The Outsorcerer's Apprentice by Tom Holt REVIEW

BOOK REVIEW Fun in a fractured fantasyland

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The Outsorcerer’s Apprentice book review .

The world divides into two kinds of SF/fantasy fans; those who leap over plotholes, and those who write long pitiless lists of all the Things That Don’t Make Sense. Tom Holt’s new comedy starts with fantasyland characters themselves starting to realise that their world’s rules are a bit silly. A red-hooded girl is getting tired of fighting off the wolves in granny’s clothing; a goblin king questions if his people’s age-old war with the dwarves is worth it; a knight wonders why there are so many dragons. Add a stupendously useless young prince, who seems to know nothing about magic and carries a mobile phone…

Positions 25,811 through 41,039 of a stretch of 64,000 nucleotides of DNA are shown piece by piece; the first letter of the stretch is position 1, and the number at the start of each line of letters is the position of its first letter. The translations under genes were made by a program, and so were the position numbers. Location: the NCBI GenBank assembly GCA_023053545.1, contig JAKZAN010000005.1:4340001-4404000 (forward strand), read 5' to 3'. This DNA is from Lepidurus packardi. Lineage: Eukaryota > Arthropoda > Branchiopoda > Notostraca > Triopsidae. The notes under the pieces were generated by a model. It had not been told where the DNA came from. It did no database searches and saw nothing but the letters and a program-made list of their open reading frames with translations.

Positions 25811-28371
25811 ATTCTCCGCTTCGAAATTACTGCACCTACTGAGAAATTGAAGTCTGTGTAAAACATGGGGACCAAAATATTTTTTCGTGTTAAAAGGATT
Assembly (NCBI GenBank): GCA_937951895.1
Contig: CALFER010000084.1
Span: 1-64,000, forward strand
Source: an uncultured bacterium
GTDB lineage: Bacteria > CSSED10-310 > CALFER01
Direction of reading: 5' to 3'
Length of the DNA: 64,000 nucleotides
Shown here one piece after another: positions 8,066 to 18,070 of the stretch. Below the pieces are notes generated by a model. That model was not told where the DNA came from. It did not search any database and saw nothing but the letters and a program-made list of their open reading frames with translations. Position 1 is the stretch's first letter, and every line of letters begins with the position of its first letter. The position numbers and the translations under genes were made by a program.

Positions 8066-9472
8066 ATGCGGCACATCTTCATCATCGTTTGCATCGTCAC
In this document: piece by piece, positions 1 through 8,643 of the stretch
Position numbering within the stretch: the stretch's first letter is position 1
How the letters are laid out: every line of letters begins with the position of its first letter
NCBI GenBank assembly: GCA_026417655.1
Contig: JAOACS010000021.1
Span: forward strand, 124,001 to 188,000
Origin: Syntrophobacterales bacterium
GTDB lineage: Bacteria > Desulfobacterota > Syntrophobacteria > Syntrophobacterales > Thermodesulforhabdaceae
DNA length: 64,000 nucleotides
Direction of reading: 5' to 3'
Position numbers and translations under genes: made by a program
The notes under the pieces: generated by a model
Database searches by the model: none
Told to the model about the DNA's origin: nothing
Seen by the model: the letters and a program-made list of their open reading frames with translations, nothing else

The Outsorcerer’s Apprentice is a slow starter. The early chapters meander from one character to another, and put us through what sometimes feels like very familiar comic-fantasy schtick - making fun of fairy tales is hardly new (there are also loads of Middle Earth jokes). But the story draws itself together well, and while there’s little effort to hide the secret of this illogical world, the scenario gets a thorough workout, with some pointed real-world satire and a moral seriousness you won’t find in Shrek . The ideas outshine the characters, but some individual sequences are gems, such as a sphinx as a customer service assistant from hell, and a chapter told from the POV of a dragon’s tooth who’s grown up into a strapping magic warrior.

Andrew Osmond

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